I don't know who is reading this or why. Possibly someone relatively new to the Blues and finding their way through the densely packed forest of Blues cds. Well then, stick with me kid because you've just discovered pure gold.
To be brutally honest, good old Otis Hicks (his real name) is not one of the major talents in the Blues. His songs are often thinly disguised reworkings of other people's. His guitar playing is rudimentary at best. The accompaniment tends to be sparse (usually just drums/percussion and harp). It's about as basic electric Blues as you can get.
But oh that voice. That grainy world weary seen it all and it wuz crap voice which nevertheless winks at you with dry humour not far away.
Lightnin's songs tend to be slow and lethargic but never dull or boring or much over three minutes in length. By contrast his regular harpist Lazy Lester is about as energetic as you can get and you should certainly try him next. Together, however, they weave a magical spell from somewhere down in the Louisiana Bayou where the legendary Excello label (from which these recordings come) lives. The label's other artists are also worth investigating.
There's something utterly charming about these songs in their simplicity and in that wonderfully expressive voice. Not everyone falls in love with Lightnin' Slim but if you do you'll know he's something to be cherished and this cd is a good place to start.
If you do want to hear more, I'd recommended the other Ace compilations which are all fine and present a nearly complete collection of Lightnin's studio recordings. For more information about the man and his music, there is a very fine piece on All-Music Guide's website.
Now, as the man said, "Play that harmonica, son."
If you asked a casual blues fan about who recorded for the Excello label they'd probably mention Slim Harpo and then, maybe, Lightnin' Slim. If you put the same question to a blues aficionado then I'm pretty sure the answer would be Lightnin" and then perhaps Harpo or Lonesome Sundown etc. but Lightnin' would come top. So, how was it that, with such a limited repertoire (and a name that seemed to come second hand from a variety of sources), Lightnin' Slim managed to garner such praise from those in the know?
Well if I can pick up on the comparison with our friends in the North, specifically at the Chess label, whose roster contained at least three "big beasts" in Muddy Waters, Howlin' Wolf and Sonny Boy Williamson, all men who could fully command a stage. My suspicion, and I could be wrong, is that only Lightnin' in the Excello stable was comparable to these guys. All his records, even at their most simplistic, give the impression of a man totally in charge. This is particularly true on the slow numbers. The notes to this set, which covers from 1955 to 1961, largely give the impression of canny producer Jay Miller giving Lightnin' his head in the studio.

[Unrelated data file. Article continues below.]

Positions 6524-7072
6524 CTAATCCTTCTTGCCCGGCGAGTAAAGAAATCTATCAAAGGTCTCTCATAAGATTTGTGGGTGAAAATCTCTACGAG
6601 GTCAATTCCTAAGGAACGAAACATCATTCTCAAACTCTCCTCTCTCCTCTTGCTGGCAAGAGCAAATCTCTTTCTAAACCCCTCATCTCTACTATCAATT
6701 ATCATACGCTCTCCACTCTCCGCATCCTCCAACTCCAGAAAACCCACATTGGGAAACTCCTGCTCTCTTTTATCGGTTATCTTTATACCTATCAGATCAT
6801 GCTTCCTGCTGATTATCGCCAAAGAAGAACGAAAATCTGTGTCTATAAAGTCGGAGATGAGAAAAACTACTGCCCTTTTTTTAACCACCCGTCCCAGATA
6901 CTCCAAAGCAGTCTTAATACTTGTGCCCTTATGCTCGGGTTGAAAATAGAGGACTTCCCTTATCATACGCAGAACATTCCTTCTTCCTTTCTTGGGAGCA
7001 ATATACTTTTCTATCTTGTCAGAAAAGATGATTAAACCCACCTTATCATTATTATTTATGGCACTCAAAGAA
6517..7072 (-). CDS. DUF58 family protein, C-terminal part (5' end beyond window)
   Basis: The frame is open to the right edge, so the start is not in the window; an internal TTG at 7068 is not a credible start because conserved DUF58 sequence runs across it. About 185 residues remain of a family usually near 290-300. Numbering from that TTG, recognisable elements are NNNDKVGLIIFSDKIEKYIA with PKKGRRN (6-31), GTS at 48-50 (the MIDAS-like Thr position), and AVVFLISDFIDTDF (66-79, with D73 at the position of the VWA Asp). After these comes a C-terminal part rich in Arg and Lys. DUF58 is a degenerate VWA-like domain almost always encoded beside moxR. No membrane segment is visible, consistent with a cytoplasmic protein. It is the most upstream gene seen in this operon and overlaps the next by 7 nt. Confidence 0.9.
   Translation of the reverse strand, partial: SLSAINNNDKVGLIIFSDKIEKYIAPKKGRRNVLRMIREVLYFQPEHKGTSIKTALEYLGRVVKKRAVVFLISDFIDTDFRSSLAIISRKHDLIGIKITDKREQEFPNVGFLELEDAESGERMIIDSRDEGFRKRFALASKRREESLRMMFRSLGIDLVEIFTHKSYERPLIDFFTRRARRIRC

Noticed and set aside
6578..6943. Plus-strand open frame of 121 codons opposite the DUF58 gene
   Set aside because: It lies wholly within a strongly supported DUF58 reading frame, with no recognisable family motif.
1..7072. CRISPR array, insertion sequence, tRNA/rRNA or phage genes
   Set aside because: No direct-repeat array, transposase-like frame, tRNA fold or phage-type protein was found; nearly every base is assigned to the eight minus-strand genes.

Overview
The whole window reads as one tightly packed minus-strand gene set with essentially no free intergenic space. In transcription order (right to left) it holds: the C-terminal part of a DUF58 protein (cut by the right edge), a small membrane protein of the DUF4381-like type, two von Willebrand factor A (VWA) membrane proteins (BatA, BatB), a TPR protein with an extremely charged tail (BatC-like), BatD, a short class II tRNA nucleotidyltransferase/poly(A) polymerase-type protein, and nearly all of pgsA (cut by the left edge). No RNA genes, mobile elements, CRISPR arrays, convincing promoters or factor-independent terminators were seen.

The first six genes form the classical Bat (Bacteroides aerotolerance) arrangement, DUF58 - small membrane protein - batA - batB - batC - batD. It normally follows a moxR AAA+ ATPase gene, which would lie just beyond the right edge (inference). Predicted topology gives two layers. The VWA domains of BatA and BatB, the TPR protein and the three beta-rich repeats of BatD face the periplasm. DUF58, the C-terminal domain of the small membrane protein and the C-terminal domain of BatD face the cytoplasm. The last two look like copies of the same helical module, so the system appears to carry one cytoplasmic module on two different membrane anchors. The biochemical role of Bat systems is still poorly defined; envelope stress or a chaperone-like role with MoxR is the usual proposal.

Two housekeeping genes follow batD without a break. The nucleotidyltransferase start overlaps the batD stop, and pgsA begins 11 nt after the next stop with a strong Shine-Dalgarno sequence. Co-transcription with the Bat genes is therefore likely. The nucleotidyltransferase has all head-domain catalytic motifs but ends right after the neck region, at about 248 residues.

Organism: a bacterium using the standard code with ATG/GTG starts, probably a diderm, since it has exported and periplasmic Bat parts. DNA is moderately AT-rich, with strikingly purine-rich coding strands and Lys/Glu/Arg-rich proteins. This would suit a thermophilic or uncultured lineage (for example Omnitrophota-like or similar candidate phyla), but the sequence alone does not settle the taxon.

If there was to be comparison with Chicago it's likely to be with the Wolf in his Modern period plus the earlier part of his stay at Chess. i.e. before he and, Guitarist Hubert Sumlin worked up the rich repertoire they're mainly known for. Numbers like "I'm leavin' you baby" and "Somebody knockin'" have a distinct resemblance to Wolf tracks like "Moanin' at Midnight". Elsewhere on this album, on "G.I. Slim" to be precise, there are touches of Chess and Muddy. However in the main it has to be said that these are exceptions, Lightnin' was very much his own man. His take on the slow swamp blues, with near telepathic accompaniment by Lazy Lester on mouth harp plus understated drums (usually from Warren Storm) plus, very occasionally, piano or second guitar, was absolutely masterful. Part of what made it so good was the space he left - his own guitar riff would take you so far - that great voice would then continue - the harp would come in before the second line and so on. Totally predictable but very good every time; it was evidently a formula he relaxed into. And unlike label mate Lonesome Sundown whose slowie invariably signalled doom and gloom, Lightnin' might use his version to continue an intimate conversation in a fairly matter of fact way. I've always rather liked his "My starter won't work" bemoaning a rather critical situation down below.
This set also includes several of the man's better up tempo numbers like "Long Leanie Mama", "I'm tired waitin' baby" with fuller accompaniment than usual, and, "It's Mighty Crazy", a stop-time swamp classic (and don`t delve too much into the subject matter!). "Hello Mary Lee" is the only "poppier" track on the album and was seemingly an attempt to widen his market. Whatever one's feelings about this one, and I find it quite attractive, it certainly doesn't detract from the wealth of excellent material elsewhere in the set.
If some of the foregoing is incomprehensible but you've managed to read this far why not give this set a go? It's as gutbucket a set of electric blues as you're likely to find if you can get past the apparent saminess of some the material.